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They began training every day with full daypacks and practiced moving quickly and efficiently up and down the long Wales hills. Darold Rice did not have much contact with the locals where he was stationed except for some people who would come over and collect the garbage from the mess halls and would feed that in turn to the pigs. Darold never really travelled outside of camp while he was there, but often they passed by women working in the fields, and the women would hoot and cat call at the soldiers as they went by. Darold remembers water-proofing the Jeeps for the D-Day landing and learned how to drive a Jeep for his heavy weapons team. They then travelled down to Plymouth, but it was a false alarm and so the men slept on the ground back at camp that night as the D-Day invasion was postponed for a day due to a storm. The next day they returned to Plymouth and boarded an LCI in preparation to head for the continent. Darold explored the ship for a while and found the engine room, the room where the controls for the ship were, and the rooms where their cots were.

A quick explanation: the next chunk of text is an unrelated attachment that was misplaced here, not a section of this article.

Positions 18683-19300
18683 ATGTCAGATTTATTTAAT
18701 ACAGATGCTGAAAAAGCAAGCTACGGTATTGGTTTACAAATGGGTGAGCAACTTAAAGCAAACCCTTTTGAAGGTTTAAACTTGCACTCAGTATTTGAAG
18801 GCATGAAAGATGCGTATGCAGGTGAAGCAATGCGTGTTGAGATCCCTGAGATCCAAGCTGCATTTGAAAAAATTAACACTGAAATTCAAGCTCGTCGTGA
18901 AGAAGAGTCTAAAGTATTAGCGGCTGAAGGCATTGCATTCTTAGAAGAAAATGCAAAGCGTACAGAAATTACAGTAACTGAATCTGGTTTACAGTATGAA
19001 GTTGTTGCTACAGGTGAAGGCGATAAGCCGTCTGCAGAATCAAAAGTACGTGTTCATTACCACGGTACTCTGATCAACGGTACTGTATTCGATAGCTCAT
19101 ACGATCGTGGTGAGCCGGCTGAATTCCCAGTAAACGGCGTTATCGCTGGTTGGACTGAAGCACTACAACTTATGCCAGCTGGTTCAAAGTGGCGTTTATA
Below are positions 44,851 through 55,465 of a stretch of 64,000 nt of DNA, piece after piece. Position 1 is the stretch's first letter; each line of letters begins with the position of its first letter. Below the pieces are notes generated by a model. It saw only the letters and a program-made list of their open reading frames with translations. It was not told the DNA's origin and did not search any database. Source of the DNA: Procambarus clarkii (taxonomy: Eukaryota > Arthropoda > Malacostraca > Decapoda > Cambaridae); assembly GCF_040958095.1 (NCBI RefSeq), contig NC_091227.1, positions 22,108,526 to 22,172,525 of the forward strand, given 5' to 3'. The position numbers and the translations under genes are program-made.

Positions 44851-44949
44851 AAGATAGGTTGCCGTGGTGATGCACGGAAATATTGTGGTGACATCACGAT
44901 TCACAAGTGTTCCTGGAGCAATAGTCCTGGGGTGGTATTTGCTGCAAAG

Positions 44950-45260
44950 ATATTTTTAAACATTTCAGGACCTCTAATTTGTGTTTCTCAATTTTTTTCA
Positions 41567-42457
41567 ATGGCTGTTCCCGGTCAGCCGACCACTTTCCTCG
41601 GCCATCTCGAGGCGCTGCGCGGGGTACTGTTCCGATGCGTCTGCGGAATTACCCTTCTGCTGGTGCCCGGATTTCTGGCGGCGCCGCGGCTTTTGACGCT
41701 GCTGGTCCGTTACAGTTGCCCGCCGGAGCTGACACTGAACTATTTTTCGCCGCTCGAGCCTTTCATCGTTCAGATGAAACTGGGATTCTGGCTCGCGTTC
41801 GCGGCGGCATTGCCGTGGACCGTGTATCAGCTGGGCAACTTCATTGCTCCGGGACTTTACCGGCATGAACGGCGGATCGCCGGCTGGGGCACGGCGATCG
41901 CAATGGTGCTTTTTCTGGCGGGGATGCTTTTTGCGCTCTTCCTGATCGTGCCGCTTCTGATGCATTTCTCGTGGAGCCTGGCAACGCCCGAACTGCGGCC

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Darold Rice remembers that the night of June 5th they heard the engines suddenly roar louder than they had ever heard before He went to the engine room to go and see what was going on. Darold realized that they were heading to Europe, and later in the early hours of the morning they were called down to the Higgins boats that had pulled up to the side of the ship. Rice climbed aboard, loaded down with tons and tons of ammunition, as at this point he was still an ammo carrier for a machine gun squad. The boat that Darold was on had about twenty men on it, and one of the officers hopped on board and started giving them a speech to try and inform them as to what to expect when they landed. Rice recalls, however, that they never really clarified what exactly they were doing or where exactly they were going, and so he set off to land on the beaches of Normandy in a boatful of men who all had no real idea where exactly they were or what exactly they were doing. As they approached the shore, the ramp on the front of the Higgins boat dropped down and Darold jumped down into the water to start making his was towards the shore. As they made their way up the beach, Rice looked up and watched a dogfight unfolding above them. They could not tell who was fighting who up there. Rice says he witnessed two planes crash into each other head on. Darold also remembers how a black soldier that was with them was supposed to be carrying a balloon that would help guide the aerial support with a visual aid, but as soon as the artillery fire from the Germans picked up, the soldier released the balloon and turned around and fled back onto the Higgins boat. Rice was not impressed and cussed the guy out.